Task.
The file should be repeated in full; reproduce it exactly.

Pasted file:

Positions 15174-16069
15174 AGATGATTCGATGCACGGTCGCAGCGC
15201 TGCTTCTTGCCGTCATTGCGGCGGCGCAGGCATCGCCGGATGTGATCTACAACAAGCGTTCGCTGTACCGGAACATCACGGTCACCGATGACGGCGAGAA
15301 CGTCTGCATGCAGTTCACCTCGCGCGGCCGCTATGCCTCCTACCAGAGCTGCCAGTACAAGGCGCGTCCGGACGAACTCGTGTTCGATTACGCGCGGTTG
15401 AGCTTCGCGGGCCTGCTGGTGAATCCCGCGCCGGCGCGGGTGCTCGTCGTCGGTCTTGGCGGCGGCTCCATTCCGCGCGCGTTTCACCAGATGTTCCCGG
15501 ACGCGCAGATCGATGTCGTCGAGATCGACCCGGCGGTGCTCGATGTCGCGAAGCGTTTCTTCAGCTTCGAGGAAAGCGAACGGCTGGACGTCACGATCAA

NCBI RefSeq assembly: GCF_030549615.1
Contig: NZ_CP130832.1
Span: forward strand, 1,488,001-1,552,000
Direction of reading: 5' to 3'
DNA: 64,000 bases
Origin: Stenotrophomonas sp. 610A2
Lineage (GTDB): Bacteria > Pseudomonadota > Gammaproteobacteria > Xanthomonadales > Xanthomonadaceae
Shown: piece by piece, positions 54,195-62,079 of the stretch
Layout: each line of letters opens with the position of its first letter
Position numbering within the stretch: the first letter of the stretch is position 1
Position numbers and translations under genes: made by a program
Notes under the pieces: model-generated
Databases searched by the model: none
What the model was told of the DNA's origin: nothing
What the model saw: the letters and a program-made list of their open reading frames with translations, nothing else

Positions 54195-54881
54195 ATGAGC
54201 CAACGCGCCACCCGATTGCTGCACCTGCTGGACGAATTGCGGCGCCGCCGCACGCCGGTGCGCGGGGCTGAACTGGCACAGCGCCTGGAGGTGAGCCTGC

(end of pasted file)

Positions 15174-16069
15174 AGATGATTCGATGCACGGTCGCAGCGC
15201 TGCTTCTTGCCGTCATTGCGGCGGCGCAGGCATCGCCGGATGTGATCTACAACAAGCGTTCGCTGTACCGGAACATCACGGTCACCGATGACGGCGAGAA
15301 CGTCTGCATGCAGTTCACCTCGCGCGGCCGCTATGCCTCCTACCAGAGCTGCCAGTACAAGGCGCGTCCGGACGAACTCGTGTTCGATTACGCGCGGTTG
15401 AGCTTCGCGGGCCTGCTGGTGAATCCCGCGCCGGCGCGGGTGCTCGTCGTCGGTCTTGGCGGCGGCTCCATTCCGCGCGCGTTTCACCAGATGTTCCCGG
15501 ACGCGCAGATCGATGTCGTCGAGATCGACCCGGCGGTGCTCGATGTCGCGAAGCGTTTCTTCAGCTTCGAGGAAAGCGAACGGCTGGACGTCACGATCAA

NCBI RefSeq assembly: GCF_030549615.1
Contig: NZ_CP130832.1
Span: forward strand, 1,488,001-1,552,000
Direction of reading: 5' to 3'
DNA: 64,000 bases
Origin: Stenotrophomonas sp. 610A2
Lineage (GTDB): Bacteria > Pseudomonadota > Gammaproteobacteria > Xanthomonadales > Xanthomonadaceae
Shown: piece by piece, positions 54,195-62,079 of the stretch
Layout: each line of letters opens with the position of its first letter
Position numbering within the stretch: the first letter of the stretch is position 1
Position numbers and translations under genes: made by a program
Notes under the pieces: model-generated
Databases searched by the model: none
What the model was told of the DNA's origin: nothing
What the model saw: the letters and a program-made list of their open reading frames with translations, nothing else

Positions 54195-54881
54195 ATGAGC
54201 CAACGCGCCACCCGATTGCTGCACCTGCTGGACGAATTGCGGCGCCGCCGCACGCCGGTGCGCGGGGCTGAACTGGCACAGCGCCTGGAGGTGAGCCTGC